Attribution models define how your marketing assets and channels receive credit for their contribution to converting strangers into customers. HubSpot's ads tool uses a last touch attribution model to calculate ad conversions.
A new contact is attributed to one of your ads when a click on that ad led to the web session where the visitor converted via a form for the first time. This needs to be the conversion that creates them as a contact as well. For example, if a contact is created via an offline source in January and then clicks an ad and fills out their first form in March, they are not counted as a new contact in your ads tool because they already existed prior to making their first form submission.
In the case of Facebook lead ads, if the lead ad submission was the contact's first form submission, the contact will be attributed to the ad. A session is an uninterrupted period of time interacting with your website.
In order to track conversions using the HubSpot Ads add-on:
- The HubSpot tracking code must be installed on the page to which your ad directs users. HubSpot pages include the tracking code by default; if you're using an external landing page, be sure the HubSpot tracking code is installed.
- You must use a HubSpot Form, Collected Form, Lead Flow, or the HubSpot Forms API to capture submissions on your website or landing pages.
Examples of how the ads add-on and sources determine attribution
The user flows outlined below illustrate how new contacts will be reflected in your sources report and the ads add-on.
- Sources attributes the source of a customer based on how they were tracked on your site for the very first time.
- The New Contacts column in HubSpot's ads tool displays the number of contacts who first converted on a form during a web session (or Facebook lead ad interaction) whose source was a click on that ad.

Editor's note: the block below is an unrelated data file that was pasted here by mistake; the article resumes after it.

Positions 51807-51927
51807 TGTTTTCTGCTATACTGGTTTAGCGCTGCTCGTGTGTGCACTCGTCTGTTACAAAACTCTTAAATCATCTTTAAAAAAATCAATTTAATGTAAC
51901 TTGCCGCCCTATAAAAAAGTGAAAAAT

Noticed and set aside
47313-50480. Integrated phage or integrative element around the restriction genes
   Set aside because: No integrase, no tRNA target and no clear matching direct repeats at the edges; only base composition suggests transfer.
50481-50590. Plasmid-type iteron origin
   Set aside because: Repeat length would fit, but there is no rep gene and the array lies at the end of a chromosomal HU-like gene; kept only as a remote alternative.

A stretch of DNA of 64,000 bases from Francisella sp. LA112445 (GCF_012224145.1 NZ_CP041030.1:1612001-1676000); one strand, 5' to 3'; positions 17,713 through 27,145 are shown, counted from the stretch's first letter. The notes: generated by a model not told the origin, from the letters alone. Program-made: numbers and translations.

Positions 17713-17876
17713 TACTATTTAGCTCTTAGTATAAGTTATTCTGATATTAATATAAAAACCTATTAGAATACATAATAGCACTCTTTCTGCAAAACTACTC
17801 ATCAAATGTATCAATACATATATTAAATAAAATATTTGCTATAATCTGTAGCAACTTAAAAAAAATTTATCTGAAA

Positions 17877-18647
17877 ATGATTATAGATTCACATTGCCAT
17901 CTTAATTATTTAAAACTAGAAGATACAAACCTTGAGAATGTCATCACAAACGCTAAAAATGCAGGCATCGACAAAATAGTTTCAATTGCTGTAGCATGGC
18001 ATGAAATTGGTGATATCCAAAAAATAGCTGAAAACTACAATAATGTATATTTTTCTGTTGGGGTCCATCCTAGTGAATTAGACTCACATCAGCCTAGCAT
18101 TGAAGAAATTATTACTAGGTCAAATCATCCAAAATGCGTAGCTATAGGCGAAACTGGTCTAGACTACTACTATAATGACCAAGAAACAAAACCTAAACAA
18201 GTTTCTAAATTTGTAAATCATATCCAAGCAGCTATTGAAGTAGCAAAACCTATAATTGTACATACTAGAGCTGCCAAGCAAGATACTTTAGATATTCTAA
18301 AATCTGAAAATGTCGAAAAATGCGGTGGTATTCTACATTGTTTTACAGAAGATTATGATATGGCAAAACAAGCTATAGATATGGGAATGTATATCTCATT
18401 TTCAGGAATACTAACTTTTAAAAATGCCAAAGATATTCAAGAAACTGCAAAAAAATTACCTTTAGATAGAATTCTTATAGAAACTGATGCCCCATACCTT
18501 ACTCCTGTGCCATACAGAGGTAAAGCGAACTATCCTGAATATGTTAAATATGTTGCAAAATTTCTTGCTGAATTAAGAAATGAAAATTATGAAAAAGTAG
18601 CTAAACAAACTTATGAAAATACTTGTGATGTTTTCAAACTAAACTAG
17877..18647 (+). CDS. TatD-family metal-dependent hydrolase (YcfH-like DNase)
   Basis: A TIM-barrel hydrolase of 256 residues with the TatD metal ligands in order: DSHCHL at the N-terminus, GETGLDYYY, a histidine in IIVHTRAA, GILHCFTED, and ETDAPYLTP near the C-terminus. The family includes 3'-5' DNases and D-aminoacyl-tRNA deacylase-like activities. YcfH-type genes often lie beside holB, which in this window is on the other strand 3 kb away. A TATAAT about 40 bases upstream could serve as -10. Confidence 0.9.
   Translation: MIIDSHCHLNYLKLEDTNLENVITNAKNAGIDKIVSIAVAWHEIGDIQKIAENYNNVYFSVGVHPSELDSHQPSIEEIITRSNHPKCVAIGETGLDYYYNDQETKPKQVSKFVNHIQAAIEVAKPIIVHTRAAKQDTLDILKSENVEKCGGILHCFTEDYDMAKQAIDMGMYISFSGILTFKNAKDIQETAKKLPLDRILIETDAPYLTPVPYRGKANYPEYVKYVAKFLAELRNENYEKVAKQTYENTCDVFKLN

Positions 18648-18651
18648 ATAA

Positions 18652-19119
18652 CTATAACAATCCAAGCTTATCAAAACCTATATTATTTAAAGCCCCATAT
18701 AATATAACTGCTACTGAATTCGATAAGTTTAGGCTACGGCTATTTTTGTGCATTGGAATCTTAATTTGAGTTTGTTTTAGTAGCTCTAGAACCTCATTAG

1. Organic: No ads involved
A visitor finds your blog via organic search, and interact with your website content without interacting with any ads. In this example, the sources report will credit your blog content as the original source for this customer.
2. Paid: Different types of ads involved
In this scenario, a Google AdWords ad brought the customer to your site originally, but the Facebook ad is what led them to the session where they converted and became a customer. The sources report will credit Paid Search as the source of this customer. The ads add-on will credit the Facebook Ad with the conversion.
3. Organic and Paid: Ad contributes to the first website interaction, but not the session that led to the conversion.
In this example, a Facebook ad brought the customer to your site originally, but it does not contribute directly to the conversion. The sources report will credit Paid Social - Facebook for this customer. The ads add-on will not credit the Facebook ad since it did not lead to the session where they converted.
4. Organic and Paid: Ad contributes to the conversion session, but not the first interaction with your website.
In this example, a social post brought the customer to your site originally, but a Google AdWords ad ultimately led to the web session where they converted and became a customer. The sources report will credit Social as the source of this customer. The ads add-on will credit AdWords for bringing in the new contact.